A Family – Us and Them

Family has always been regarded as the most precious possession by all human beings. Family has always been the backbone of a person. It has received worthy attention in all forms of literature and religion. Hinduism defines family as an ‘illusion’ (samsara maya), explaining that it is a coming together of souls with different origins, survivals and destinies. A family instills religion, faith, desires and aspirations in its members. Every person, irrespective of what he is, gives credit to his family for all he has, and blame for all he has lost. Thus, the family is what makes as well as breaks a person.

In an archtypical Indian family, comparisons are what can be found the most. Comparisons of their fortunes with the next doors neighbours’ fortunes, comparisons of the son’s art grades with their daughter’s, comparisons amongst the ladies’ jewelry as well as comparisons of their new sedans. Ironically, we always aspire for the best but tend to settle for the mediocre. This is due to another common factor- fear of change and fear from taking risks; school being taken as an example-a child is always sent to a school of his parents’ choice. By the time, students realize the plusses and minuses of their school; they don’t wish to switch over to another school. This is because they want what is absent presently, but at the same time, they do not wish to lose what they already have. The popular dialogue of an all time Bollywood classic holds very true-“To gain anything, you need to lose something!”
Parents, sacrificing themselves and their interests, wish their wards to match up to the best. All families want themselves to be the happiest; they always teach their children to respect those above them. But they often overlook to respect those below them. We must aspire to grow better, but should never stop those below us from thinking the same. As a person expects from his mentors, due praise and appreciation, he must realize that he too, is mentoring someone else and so, should support them..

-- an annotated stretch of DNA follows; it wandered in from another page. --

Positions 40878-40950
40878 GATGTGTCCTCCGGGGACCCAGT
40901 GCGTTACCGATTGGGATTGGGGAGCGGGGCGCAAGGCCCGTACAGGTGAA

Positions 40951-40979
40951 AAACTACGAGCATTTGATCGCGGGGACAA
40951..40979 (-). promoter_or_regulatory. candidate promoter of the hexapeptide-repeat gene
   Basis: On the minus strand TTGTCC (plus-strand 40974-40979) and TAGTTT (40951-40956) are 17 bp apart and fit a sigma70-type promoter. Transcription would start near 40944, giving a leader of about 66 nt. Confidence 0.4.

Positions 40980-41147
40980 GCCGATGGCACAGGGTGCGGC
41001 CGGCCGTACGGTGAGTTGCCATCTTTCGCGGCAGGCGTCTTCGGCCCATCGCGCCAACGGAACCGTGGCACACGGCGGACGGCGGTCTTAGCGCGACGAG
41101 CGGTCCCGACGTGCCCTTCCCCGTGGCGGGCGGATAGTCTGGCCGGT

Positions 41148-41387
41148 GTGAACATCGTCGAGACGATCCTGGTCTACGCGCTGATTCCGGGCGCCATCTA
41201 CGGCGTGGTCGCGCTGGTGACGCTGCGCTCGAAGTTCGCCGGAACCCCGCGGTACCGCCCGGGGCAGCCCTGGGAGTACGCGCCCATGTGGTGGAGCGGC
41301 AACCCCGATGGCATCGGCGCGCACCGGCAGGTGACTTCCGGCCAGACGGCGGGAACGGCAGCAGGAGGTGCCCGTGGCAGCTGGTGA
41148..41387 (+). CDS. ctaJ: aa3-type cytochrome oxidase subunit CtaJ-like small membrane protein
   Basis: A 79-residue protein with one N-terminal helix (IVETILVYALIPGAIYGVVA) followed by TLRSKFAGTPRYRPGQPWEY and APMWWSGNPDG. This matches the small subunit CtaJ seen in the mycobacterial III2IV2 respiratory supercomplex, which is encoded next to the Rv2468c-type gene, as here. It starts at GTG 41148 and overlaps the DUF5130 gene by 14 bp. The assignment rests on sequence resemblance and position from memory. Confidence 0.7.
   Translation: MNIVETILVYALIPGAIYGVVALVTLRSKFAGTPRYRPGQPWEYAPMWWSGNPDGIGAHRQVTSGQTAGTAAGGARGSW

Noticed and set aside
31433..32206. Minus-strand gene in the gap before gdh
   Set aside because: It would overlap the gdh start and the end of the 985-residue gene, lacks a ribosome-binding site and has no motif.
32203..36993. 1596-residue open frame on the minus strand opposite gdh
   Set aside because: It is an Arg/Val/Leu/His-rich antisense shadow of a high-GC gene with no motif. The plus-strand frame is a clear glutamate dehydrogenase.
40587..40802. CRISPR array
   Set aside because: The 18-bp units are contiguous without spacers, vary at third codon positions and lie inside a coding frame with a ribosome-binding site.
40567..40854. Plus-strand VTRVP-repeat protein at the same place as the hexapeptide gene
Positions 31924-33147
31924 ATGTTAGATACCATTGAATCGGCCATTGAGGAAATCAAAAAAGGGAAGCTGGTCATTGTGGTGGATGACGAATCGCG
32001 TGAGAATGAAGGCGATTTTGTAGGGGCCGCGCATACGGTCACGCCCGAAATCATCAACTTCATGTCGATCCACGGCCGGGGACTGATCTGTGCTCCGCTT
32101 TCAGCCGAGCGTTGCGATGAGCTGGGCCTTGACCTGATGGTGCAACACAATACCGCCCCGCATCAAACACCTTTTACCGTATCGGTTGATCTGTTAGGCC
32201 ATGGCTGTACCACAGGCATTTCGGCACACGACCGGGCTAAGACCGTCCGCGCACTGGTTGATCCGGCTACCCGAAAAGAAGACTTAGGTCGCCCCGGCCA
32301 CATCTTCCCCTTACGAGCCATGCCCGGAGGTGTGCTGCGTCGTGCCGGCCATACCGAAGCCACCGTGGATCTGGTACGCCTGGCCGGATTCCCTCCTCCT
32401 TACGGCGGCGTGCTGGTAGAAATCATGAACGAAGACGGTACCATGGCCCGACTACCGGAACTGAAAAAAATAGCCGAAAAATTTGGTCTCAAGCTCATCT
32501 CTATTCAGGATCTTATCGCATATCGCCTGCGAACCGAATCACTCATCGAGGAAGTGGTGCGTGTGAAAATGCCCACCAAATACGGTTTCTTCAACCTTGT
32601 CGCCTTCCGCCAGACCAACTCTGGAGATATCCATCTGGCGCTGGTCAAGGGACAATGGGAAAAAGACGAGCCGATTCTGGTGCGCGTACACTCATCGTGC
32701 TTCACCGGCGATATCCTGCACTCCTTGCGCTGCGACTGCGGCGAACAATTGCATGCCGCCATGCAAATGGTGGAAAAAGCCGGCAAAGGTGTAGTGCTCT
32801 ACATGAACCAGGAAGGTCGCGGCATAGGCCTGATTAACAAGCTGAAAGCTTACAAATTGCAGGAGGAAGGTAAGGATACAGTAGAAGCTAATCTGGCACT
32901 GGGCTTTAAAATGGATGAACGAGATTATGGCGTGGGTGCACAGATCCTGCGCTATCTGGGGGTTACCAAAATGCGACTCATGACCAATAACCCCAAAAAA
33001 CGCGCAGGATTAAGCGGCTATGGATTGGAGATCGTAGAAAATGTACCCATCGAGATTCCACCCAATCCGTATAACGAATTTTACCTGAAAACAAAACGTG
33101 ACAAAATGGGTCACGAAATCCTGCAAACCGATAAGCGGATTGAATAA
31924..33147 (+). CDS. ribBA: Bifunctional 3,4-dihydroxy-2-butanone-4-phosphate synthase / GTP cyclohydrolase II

Another common scene in the Indian household is that of people’s contrasting behaviors at different places and situations. Students desperately attempt to become cynosures in the classroom by discussing matters, which sometimes don’t interest them but are considered the ‘in-things’. They often talk about money, fashion and other forms of extravagance. They often do this to attract friends and immediate attention. But what kids usually don’t realize is that it is their uniqueness that holds meaning for their friends, and they never attain this ‘uniqueness’ by idolizing or copying anyone.
The ever known Greek warrior Honorius’ court poet Claudius Claudianus once said “Pride sullies the noblest character,” and this is what holds true for all us humans, another common string between our social institutions and between ‘us and them’.

Sahil Chaudhry
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